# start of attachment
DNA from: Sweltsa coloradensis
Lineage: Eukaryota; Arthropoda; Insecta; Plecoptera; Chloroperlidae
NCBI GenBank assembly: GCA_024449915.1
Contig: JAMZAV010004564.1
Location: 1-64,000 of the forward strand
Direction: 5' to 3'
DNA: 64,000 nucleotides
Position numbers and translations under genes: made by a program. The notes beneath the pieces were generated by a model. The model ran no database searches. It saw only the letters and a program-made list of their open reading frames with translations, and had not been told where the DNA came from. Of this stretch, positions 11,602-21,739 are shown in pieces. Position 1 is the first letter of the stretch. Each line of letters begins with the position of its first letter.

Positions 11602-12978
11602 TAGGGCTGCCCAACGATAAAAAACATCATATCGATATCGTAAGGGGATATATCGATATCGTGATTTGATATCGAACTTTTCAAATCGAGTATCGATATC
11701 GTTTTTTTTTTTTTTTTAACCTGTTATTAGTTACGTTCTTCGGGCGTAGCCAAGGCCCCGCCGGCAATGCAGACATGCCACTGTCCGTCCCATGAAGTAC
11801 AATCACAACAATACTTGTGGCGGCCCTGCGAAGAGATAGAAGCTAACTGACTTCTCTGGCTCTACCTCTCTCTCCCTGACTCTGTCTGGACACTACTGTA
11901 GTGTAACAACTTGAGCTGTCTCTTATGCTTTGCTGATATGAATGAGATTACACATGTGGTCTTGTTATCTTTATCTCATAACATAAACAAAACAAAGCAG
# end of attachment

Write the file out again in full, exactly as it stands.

DNA from: Sweltsa coloradensis
Lineage: Eukaryota; Arthropoda; Insecta; Plecoptera; Chloroperlidae
NCBI GenBank assembly: GCA_024449915.1
Contig: JAMZAV010004564.1
Location: 1-64,000 of the forward strand
Direction: 5' to 3'
DNA: 64,000 nucleotides
Position numbers and translations under genes: made by a program. The notes beneath the pieces were generated by a model. The model ran no database searches. It saw only the letters and a program-made list of their open reading frames with translations, and had not been told where the DNA came from. Of this stretch, positions 11,602-21,739 are shown in pieces. Position 1 is the first letter of the stretch. Each line of letters begins with the position of its first letter.

Positions 11602-12978
11602 TAGGGCTGCCCAACGATAAAAAACATCATATCGATATCGTAAGGGGATATATCGATATCGTGATTTGATATCGAACTTTTCAAATCGAGTATCGATATC
11701 GTTTTTTTTTTTTTTTTAACCTGTTATTAGTTACGTTCTTCGGGCGTAGCCAAGGCCCCGCCGGCAATGCAGACATGCCACTGTCCGTCCCATGAAGTAC
11801 AATCACAACAATACTTGTGGCGGCCCTGCGAAGAGATAGAAGCTAACTGACTTCTCTGGCTCTACCTCTCTCTCCCTGACTCTGTCTGGACACTACTGTA
11901 GTGTAACAACTTGAGCTGTCTCTTATGCTTTGCTGATATGAATGAGATTACACATGTGGTCTTGTTATCTTTATCTCATAACATAAACAAAACAAAGCAG